The author of ‘The Golden Age’ and of ‘Dream Days’ has disappointed us. There is no getting away from that melancholy fact. He has written in ‘The Wind in the Willows’, a book with hardly a smile in it, through which we wander in a haze of perplexity, uninterested by the story itself and at a loss to understand its deeper purpose. The chief character is a mole, whom the reader plumps upon on the first page whitewashing his house. Here is an initial nut to crack; a mole whitewashing. No doubt moles like their abodes to be clean; but whitewashing? Are we very stupid, or is this joke really inferior? However, let it pass. Then enters a water rat, on his way to a river picnic, in a skiff, with a hamper of provisions, including cold tongue, cold ham, French rolls, and soda water. Nut number two; for obviously a water rat is of all animals the one that would never use a boat with which to navigate a stream. Again, are we very stupid, or is this nonsense of poor quality? Later we meet a wealthy toad, who, after a tour of England in a caravan, drawn by a horse, becomes a rabid motorist. He is also an inveterate public speaker. We meet also a variety of animals whoso foibles doubtless are borrowed from mankind, and so the book goes on until the end. Beneath the allegory ordinary life is depicted more or less closely, but certainly not very amusingly or searchingly; while as a contribution to natural history the work is negligible. There are neat and fanciful passages; but they do not convince. The puzzle is, for whom is the book intended? Grown up readers will find it monotonous and elusive; children will hope in vain for more fun.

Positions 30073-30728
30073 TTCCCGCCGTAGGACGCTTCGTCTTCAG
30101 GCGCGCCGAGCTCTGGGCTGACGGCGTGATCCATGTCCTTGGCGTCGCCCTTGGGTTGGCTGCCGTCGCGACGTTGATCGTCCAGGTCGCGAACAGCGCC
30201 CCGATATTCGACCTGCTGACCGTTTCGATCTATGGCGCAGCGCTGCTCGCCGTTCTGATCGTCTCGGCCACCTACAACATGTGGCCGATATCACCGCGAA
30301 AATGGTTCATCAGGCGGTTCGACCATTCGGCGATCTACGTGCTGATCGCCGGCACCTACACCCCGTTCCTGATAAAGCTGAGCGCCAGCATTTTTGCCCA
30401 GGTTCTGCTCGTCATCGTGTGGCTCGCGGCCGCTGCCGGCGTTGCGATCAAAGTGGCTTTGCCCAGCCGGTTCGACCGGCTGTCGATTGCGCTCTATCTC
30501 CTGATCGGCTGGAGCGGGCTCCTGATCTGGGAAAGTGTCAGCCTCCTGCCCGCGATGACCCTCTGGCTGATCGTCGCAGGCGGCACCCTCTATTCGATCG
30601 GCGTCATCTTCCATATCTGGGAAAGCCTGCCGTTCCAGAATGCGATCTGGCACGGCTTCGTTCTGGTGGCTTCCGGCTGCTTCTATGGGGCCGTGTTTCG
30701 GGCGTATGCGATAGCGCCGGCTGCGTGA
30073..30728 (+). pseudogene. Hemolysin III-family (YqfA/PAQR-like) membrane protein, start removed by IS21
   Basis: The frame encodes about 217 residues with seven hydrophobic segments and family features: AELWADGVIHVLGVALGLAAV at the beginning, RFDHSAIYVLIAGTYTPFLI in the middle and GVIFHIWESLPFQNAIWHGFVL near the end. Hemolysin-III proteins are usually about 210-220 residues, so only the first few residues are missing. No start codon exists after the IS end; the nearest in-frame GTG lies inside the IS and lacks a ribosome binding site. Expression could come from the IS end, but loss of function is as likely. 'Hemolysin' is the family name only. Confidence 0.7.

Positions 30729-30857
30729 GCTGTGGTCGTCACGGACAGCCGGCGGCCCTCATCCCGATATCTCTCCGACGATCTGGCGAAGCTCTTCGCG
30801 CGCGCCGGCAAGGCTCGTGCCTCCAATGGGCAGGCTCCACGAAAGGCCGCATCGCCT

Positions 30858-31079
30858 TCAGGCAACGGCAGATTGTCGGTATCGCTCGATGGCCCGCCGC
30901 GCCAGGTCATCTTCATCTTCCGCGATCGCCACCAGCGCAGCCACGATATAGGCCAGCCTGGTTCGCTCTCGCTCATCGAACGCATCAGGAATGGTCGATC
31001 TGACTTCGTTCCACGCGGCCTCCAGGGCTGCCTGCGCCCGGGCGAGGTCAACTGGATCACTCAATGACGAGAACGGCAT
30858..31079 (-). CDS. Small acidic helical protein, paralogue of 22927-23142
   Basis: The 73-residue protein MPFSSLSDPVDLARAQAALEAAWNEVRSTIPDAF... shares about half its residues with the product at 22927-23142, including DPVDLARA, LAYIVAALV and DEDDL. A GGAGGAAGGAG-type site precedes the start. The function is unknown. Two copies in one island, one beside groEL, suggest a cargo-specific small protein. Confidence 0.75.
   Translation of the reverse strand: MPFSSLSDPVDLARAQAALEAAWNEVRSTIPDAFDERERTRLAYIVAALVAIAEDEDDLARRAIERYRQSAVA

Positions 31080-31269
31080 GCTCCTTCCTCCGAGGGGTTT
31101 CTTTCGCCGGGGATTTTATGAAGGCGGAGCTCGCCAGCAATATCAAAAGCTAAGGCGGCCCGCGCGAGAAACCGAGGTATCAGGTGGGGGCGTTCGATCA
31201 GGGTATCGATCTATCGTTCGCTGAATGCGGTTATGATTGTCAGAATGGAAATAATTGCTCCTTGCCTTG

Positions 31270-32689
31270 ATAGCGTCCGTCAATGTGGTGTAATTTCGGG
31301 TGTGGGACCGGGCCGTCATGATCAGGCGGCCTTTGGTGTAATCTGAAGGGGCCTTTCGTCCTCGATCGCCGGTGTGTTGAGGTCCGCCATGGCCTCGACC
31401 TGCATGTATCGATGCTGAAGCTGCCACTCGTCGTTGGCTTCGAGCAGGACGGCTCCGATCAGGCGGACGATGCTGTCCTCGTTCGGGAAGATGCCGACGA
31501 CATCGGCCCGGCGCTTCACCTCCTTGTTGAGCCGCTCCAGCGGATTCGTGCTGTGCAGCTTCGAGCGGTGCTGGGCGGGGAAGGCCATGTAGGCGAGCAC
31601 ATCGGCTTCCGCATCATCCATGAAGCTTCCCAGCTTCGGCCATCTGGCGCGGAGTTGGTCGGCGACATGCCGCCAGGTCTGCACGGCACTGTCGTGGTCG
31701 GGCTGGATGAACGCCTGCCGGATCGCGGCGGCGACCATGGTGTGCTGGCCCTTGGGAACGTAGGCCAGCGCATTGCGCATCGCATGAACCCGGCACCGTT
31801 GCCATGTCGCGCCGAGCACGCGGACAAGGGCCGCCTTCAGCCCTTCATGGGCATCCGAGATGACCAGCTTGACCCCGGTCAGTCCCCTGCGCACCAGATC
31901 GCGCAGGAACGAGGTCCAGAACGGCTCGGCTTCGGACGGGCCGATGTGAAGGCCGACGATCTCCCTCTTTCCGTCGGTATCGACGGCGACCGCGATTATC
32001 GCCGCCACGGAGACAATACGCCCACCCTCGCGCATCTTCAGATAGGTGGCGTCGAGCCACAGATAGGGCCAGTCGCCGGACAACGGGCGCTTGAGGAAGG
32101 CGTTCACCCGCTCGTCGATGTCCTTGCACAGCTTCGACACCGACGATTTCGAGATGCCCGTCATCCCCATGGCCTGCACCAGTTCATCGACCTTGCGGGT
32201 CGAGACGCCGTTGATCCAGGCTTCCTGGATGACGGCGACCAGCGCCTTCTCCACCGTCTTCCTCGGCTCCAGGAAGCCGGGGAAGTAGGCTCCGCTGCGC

On The Catcher in the Rye: “This Salinger, he’s a short story guy. And he knows how to write about kids. This book though, it’s too long. Gets kind of monotonous. And he should’ve cut out a lot about these jerks and all that crumby school. They depress me.” — James Stern, The New York Times, 1951
"I still think that Ernest Hemingway wrote like a man and that Jane Austen wrote like a woman, and that there are discernible differences both in style and content."
And he concludes with asserting that a man couldn't have written Tiptree's "Houston, Houston, Do You Read?"
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